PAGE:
We Just Canned Get Enough.

In the young lifespan of this column, we've already noticed a trend in that we kind of get a kick out of mailing things inside clear plastic baggies. And why not? It is kind of funny, after all, to imagine our postwoman's face as she sees what weird things we've given her to handle this week. But repeating the same methodology over and over expecting different results sounds an awful lot like the definition of insanity, no?

So we went back to the proverbial drawing board and tried to think of other facets of the system to test. In this week's mailing — a can of tomato paste — we went back to the well of unconventionally-packaged items. We went with tomato paste because it was the lightest canned good we owned, of course, and therefore would be the least expensive to mail.

Even though we've read stories of other folks unsuccessfully attempting to mail canned goods in this manner, we were still pretty sure with our success rate that we'd indeed be getting our tomato paste back.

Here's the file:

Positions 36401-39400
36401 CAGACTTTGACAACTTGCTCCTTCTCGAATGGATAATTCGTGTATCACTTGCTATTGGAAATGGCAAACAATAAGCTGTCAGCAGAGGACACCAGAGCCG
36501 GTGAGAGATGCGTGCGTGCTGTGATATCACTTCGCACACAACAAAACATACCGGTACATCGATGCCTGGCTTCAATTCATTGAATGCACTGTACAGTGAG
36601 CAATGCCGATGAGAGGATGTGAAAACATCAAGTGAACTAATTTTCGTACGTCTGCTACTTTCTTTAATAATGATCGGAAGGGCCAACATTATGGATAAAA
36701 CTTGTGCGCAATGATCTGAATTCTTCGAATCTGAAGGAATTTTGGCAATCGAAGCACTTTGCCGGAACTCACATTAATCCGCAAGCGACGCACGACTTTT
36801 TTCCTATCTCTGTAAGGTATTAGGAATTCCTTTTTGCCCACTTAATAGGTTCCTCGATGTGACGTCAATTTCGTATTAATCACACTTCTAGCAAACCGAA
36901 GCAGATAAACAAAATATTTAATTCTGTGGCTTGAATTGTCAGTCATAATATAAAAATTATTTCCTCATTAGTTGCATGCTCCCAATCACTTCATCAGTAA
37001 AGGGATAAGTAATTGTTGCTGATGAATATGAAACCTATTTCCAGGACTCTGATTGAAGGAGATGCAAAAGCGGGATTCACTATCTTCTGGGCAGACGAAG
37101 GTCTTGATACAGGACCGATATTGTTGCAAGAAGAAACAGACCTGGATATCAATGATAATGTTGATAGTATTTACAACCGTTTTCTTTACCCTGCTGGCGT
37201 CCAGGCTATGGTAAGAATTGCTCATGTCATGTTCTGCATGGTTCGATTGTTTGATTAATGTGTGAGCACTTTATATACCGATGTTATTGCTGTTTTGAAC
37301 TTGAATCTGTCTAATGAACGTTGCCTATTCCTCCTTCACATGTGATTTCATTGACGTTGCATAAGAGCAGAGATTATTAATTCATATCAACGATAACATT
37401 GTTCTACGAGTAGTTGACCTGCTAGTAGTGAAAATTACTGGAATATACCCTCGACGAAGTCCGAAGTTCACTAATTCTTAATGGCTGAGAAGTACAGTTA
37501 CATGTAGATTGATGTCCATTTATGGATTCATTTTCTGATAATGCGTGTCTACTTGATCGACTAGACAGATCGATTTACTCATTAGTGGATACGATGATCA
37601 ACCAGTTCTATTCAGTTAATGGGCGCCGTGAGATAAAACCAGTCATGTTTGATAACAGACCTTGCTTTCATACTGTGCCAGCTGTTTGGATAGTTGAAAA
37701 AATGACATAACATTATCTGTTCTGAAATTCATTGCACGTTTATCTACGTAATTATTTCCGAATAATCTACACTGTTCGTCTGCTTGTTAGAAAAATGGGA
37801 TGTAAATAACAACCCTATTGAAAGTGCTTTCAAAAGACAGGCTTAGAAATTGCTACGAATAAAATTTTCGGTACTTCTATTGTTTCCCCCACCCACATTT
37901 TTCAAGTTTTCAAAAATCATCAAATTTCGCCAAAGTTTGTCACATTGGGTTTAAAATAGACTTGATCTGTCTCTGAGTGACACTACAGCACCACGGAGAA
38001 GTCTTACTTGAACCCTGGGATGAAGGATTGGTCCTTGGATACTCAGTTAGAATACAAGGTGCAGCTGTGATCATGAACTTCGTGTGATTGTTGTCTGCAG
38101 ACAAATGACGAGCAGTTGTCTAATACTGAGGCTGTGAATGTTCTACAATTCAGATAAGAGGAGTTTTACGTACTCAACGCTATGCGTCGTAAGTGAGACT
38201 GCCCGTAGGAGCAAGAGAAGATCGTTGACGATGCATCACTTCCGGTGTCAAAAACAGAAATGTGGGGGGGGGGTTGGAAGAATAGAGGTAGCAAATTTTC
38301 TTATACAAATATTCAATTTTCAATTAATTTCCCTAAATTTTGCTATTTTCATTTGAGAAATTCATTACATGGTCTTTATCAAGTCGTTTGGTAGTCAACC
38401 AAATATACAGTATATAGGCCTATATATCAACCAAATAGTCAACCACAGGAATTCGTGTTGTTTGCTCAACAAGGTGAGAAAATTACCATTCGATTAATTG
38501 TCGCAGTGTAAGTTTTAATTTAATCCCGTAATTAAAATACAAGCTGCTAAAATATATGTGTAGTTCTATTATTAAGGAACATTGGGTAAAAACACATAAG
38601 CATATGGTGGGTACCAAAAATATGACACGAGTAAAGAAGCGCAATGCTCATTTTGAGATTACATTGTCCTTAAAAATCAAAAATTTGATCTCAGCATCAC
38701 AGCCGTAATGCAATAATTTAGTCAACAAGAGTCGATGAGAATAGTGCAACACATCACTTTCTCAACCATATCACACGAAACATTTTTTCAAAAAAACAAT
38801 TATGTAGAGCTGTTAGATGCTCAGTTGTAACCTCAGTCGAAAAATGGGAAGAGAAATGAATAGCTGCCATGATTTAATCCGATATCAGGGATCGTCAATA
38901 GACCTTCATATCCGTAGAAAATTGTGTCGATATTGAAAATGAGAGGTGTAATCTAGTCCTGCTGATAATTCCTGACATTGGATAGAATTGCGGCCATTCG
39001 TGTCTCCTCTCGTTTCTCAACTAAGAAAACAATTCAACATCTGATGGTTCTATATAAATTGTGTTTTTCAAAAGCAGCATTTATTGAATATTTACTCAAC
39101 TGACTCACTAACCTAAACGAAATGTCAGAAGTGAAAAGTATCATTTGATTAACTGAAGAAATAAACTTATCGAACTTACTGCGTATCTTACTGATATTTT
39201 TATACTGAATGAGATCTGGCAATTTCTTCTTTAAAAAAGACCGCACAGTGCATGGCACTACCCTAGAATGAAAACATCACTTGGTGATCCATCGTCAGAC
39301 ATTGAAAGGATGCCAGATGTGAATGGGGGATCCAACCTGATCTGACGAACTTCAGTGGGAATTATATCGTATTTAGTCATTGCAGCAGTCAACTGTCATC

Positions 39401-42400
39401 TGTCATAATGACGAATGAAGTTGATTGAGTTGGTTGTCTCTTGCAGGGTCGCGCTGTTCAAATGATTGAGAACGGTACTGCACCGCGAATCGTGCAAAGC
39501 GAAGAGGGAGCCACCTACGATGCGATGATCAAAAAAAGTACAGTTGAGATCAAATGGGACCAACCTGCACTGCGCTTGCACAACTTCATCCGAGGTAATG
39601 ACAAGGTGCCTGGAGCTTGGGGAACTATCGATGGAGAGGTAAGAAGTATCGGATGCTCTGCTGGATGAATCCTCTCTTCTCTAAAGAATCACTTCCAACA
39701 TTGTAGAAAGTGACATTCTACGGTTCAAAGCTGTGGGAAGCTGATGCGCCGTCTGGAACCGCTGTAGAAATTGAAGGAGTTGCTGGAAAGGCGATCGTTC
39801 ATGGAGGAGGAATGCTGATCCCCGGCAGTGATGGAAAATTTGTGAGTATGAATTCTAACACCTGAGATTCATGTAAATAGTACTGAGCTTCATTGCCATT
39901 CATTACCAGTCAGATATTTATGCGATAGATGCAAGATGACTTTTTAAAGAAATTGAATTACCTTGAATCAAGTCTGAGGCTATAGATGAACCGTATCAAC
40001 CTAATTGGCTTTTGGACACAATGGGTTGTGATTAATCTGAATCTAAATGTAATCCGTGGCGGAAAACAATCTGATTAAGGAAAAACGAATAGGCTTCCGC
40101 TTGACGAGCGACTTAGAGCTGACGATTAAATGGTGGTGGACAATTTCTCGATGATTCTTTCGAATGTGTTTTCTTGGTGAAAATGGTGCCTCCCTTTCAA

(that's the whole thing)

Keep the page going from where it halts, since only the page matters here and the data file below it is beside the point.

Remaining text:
We guess something much more unusually-shaped is in order to test down the line.

Item: Unopened can of tomato paste.
Estimated Value: $0.50
Cost of Postage: $3.15
Method: We removed the label and replaced it with a piece of white computer paper, which we taped to the can using store-brand Scotch tape. The address and stamps were placed directly onto the paper.
Days to Deliver: 3 days.
Condition Upon Arrival: Immaculate. The can was completely un-dented.
Running “Can You Mail It?” Success Rate: 80 percent.

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